Since the surface area of the skin through which heat can be expelled grows in size by a power of two, and the amount of energy produced is proportional to the volume, so size by a power of three, one would rather expect the elephant and any other animal to boil and not cool down - they should maintain metabolism proportional to weight by a power of two-thirds.
There can be no mistake, however: it is three-quarters rule that stubbornly appears in the laws of nature noticed by scientists. In all forest ecosystems, from the Amazon River to the tundra, the relationship between tree species density is inversely proportional to a tree's mass by about three-quarters. The rate of growth of plants also depends on the mass of three-quarters. The same relationship relates the thickness of the tree trunk to the weight of the plant. The territory an animal needs to survive also increases with its weight. In what ratio? Three-quarters of the way, of course.
Why does biology have such a penchant for three-quarters?
According to American ecologists James Brown and Brian Enquist, and Geoffrey West's Los Alamos physicist collaborating with them, the key to solving the mystery is the observation that the size of the organism depends on the efficiency of the internal transport system - water, oxygen, and nutrients. Therefore, cockroaches cannot grow too large, because they are not allowed to do so by the constraints of the respiratory system.
The efficiency of the internal supply system also seems to explain the mystery of why whales grow so big. Indeed, marine mammals are impressive in size, and fish are not as big as they are. What is the cause of these disproportions?
First of all, mammals find it easier to breathe than fish, because while a liter of seawater at a temperature of 10 degrees C contains only 3.07 milliliters of oxygen, the same volume of air contains 50 times more oxygen.
Both groups of animals also solved the architecture of the circulatory system differently. Fish has kept it simple: they have one universal bloodstream. Mammals are equipped with two circuits: the pulmonary circuit, which is under low pressure so as not to damage the crown of the vessels surrounding the gas exchange vesicles, and the other one - forcing blood into all corners of the body. The latter has a much higher pressure that allows blood to be pushed to the ends of the body.
Life is a fractal
The branches of trees, a tangle of veins and arteries, a network of nerves and branches of the respiratory system are amazingly similar. Even more than similar - all of these structures have what mathematicians call self-similarity. What does it mean?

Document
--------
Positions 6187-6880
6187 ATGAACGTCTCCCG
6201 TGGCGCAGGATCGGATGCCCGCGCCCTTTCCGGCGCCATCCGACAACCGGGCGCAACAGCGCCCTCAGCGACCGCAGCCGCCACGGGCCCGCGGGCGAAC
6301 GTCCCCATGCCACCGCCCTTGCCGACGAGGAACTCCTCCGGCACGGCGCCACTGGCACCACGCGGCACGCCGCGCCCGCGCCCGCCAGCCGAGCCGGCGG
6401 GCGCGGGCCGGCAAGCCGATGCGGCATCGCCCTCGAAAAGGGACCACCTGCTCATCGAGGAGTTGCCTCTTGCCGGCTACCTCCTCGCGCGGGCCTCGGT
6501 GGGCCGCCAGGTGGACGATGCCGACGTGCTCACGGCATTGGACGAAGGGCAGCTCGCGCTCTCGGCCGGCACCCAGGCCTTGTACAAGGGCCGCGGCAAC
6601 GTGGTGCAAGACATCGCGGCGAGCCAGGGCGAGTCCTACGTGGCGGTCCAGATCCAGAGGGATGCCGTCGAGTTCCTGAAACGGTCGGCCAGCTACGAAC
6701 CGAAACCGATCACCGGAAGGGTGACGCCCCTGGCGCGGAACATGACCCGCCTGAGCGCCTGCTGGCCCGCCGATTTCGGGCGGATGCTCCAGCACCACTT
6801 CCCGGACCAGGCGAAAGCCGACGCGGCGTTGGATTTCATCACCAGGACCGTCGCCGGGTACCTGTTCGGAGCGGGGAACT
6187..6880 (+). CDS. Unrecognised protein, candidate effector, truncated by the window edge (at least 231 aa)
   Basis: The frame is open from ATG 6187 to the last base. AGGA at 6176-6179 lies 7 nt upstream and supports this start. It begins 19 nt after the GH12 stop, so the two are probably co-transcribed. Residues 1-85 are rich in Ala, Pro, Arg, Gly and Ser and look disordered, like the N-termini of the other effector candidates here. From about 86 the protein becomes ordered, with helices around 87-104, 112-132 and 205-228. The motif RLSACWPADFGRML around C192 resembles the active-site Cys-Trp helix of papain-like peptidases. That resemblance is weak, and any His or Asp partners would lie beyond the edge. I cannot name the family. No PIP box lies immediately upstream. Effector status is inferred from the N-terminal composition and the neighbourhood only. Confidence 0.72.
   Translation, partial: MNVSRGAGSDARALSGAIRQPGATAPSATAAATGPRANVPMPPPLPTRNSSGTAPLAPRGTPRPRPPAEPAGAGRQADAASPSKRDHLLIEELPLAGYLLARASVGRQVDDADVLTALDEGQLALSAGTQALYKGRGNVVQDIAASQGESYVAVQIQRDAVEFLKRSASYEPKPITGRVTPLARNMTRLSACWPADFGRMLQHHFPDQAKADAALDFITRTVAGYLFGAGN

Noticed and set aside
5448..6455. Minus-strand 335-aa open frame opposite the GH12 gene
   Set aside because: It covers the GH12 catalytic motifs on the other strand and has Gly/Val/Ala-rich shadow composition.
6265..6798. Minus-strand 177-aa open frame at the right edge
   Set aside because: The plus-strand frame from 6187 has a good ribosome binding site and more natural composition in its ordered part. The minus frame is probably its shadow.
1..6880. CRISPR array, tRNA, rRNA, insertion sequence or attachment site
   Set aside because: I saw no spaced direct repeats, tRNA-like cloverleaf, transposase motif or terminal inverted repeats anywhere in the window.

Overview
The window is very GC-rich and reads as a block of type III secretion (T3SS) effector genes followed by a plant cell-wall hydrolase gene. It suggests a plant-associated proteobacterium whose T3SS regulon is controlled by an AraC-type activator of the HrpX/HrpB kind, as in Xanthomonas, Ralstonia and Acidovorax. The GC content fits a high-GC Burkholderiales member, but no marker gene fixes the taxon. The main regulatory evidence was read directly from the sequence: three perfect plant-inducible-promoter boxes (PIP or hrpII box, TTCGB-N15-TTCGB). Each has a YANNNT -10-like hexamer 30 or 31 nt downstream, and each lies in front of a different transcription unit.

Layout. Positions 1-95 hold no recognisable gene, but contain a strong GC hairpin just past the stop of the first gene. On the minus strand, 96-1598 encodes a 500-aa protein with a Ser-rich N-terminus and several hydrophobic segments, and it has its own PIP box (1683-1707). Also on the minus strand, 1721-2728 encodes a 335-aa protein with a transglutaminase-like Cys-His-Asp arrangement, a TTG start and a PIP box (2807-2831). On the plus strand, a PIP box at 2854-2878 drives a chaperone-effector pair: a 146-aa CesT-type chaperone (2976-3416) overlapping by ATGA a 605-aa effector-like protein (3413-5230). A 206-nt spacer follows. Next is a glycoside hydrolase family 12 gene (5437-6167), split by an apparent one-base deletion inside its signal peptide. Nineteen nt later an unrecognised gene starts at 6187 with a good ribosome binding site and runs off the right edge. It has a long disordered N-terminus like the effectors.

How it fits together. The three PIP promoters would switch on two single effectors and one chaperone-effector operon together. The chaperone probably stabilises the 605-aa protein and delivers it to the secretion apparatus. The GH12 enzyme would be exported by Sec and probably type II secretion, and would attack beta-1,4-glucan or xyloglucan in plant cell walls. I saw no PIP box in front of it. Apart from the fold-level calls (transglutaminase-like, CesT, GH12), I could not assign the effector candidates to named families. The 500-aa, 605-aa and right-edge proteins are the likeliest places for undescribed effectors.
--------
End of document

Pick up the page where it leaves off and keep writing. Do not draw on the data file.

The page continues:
The larger cauliflower rose looks like a whole plant, a branch of a feathery fern leaf - like a whole leaf. Figures whose parts have a structure identical to the whole and which, when enlarged or reduced, do not seem to change, are called fractals by mathematicians. The world is full of such creations. Geometry discovered them relatively late, previously it was limited to the study of classical figures - circles, triangles, or rotational ellipsoids. You can see how difficult it is to put together real pictures from them by looking at the paintings of cubists.
Figures of traditional geometry are not self-similar: a strongly reduced circle looks like a point, while the enlarged one - deceptively resembles a straight line. In the real world, objects do not simplify when they zoom in, but - like fractals - they reveal successive levels of their complex structure.
Traditional figures always have overall dimensions. So we have one-dimensional lines, two-dimensional objects on surfaces (triangles, circles, polygons), and three-dimensional spheres and polyhedra. Fractals complete this collection with dimensions expressed by all possible fractions that determine their complexity. Fractals drawn on a sheet of paper have dimensions between one and two, and spatial fractals, like a cauliflower rose, have dimensions between two and three, for example, the hemoglobin protein has a dimension of 2.4.
Everything that lives, from trees to animals to single-celled organisms, nourishes itself through a "tree-like" structure.
Everything that lives - argues the three researchers - from trees to animals to single-celled organisms - feeds through the "tree-like" structure. The network of blood vessels, respiratory vessels, tree xylems, and even mitochondria, or "power stations" of cells, all have a similar, fractal shape. Clearly, the general equation of life will not contain two-thirds - the surface-to-volume ratio, as would be required by traditional geometry - but a fraction depending on the dimension of the fractal lattice. According to the calculations of the West trio, Brown, and Enquist will be three-quarters of it.
The theory was published in 1997 in Science and named after its authors The WBE Theory caused a storm in the biological community. Almost simultaneously with its publication in the pages of American Naturalist, a work by Polish scientists from the Jagiellonian University, Jan Kozlowski, and January Weber, appeared, presenting a competitive approach ...
To be continued in the next episode.
The author of the article is Irena Cieślińska, and it was originally published in Polish in "Przekrój Nauki" magazine, no. 8/2008
Translation from Polish: Empowerment Coaching